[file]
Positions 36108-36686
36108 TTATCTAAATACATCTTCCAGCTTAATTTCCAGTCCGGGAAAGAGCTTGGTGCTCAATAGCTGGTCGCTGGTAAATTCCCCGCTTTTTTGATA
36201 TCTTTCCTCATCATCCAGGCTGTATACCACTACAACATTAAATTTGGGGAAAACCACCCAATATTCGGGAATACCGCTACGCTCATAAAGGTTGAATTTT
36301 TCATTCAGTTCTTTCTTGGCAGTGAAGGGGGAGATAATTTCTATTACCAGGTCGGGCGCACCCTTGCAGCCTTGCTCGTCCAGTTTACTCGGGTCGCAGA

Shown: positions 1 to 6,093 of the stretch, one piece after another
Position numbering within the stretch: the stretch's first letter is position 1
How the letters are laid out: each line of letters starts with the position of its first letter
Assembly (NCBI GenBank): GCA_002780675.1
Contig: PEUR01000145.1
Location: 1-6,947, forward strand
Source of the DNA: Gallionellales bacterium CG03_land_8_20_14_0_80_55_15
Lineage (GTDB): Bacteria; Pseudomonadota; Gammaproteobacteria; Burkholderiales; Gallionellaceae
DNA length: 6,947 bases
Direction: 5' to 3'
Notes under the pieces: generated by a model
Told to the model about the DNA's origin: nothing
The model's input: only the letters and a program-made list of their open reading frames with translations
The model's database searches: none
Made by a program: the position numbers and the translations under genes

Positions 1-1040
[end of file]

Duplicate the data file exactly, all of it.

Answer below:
Positions 36108-36686
36108 TTATCTAAATACATCTTCCAGCTTAATTTCCAGTCCGGGAAAGAGCTTGGTGCTCAATAGCTGGTCGCTGGTAAATTCCCCGCTTTTTTGATA
36201 TCTTTCCTCATCATCCAGGCTGTATACCACTACAACATTAAATTTGGGGAAAACCACCCAATATTCGGGAATACCGCTACGCTCATAAAGGTTGAATTTT
36301 TCATTCAGTTCTTTCTTGGCAGTGAAGGGGGAGATAATTTCTATTACCAGGTCGGGCGCACCCTTGCAGCCTTGCTCGTCCAGTTTACTCGGGTCGCAGA

Shown: positions 1 to 6,093 of the stretch, one piece after another
Position numbering within the stretch: the stretch's first letter is position 1
How the letters are laid out: each line of letters starts with the position of its first letter
Assembly (NCBI GenBank): GCA_002780675.1
Contig: PEUR01000145.1
Location: 1-6,947, forward strand
Source of the DNA: Gallionellales bacterium CG03_land_8_20_14_0_80_55_15
Lineage (GTDB): Bacteria; Pseudomonadota; Gammaproteobacteria; Burkholderiales; Gallionellaceae
DNA length: 6,947 bases
Direction: 5' to 3'
Notes under the pieces: generated by a model
Told to the model about the DNA's origin: nothing
The model's input: only the letters and a program-made list of their open reading frames with translations
The model's database searches: none
Made by a program: the position numbers and the translations under genes

Positions 1-1040